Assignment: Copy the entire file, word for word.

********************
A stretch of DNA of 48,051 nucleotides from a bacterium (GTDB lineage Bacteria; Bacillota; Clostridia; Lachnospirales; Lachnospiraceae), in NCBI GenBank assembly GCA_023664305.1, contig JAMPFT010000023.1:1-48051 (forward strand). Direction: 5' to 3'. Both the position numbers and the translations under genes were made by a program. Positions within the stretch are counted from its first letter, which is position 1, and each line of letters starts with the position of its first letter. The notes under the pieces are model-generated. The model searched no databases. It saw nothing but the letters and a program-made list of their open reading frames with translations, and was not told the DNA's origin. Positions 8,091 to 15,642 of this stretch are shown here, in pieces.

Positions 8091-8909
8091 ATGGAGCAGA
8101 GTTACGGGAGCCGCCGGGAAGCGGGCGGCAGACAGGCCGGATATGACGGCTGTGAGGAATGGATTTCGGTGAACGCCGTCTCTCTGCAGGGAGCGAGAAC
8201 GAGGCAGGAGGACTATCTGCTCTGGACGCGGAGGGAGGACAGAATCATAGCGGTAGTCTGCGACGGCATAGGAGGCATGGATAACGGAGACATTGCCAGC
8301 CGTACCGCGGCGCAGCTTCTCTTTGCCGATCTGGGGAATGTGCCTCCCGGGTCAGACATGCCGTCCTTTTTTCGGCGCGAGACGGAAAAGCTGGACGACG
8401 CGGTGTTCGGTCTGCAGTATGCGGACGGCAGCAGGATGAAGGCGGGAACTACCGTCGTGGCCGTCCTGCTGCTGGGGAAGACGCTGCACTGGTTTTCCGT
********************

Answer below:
A stretch of DNA of 48,051 nucleotides from a bacterium (GTDB lineage Bacteria; Bacillota; Clostridia; Lachnospirales; Lachnospiraceae), in NCBI GenBank assembly GCA_023664305.1, contig JAMPFT010000023.1:1-48051 (forward strand). Direction: 5' to 3'. Both the position numbers and the translations under genes were made by a program. Positions within the stretch are counted from its first letter, which is position 1, and each line of letters starts with the position of its first letter. The notes under the pieces are model-generated. The model searched no databases. It saw nothing but the letters and a program-made list of their open reading frames with translations, and was not told the DNA's origin. Positions 8,091 to 15,642 of this stretch are shown here, in pieces.

Positions 8091-8909
8091 ATGGAGCAGA
8101 GTTACGGGAGCCGCCGGGAAGCGGGCGGCAGACAGGCCGGATATGACGGCTGTGAGGAATGGATTTCGGTGAACGCCGTCTCTCTGCAGGGAGCGAGAAC
8201 GAGGCAGGAGGACTATCTGCTCTGGACGCGGAGGGAGGACAGAATCATAGCGGTAGTCTGCGACGGCATAGGAGGCATGGATAACGGAGACATTGCCAGC
8301 CGTACCGCGGCGCAGCTTCTCTTTGCCGATCTGGGGAATGTGCCTCCCGGGTCAGACATGCCGTCCTTTTTTCGGCGCGAGACGGAAAAGCTGGACGACG
8401 CGGTGTTCGGTCTGCAGTATGCGGACGGCAGCAGGATGAAGGCGGGAACTACCGTCGTGGCCGTCCTGCTGCTGGGGAAGACGCTGCACTGGTTTTCCGT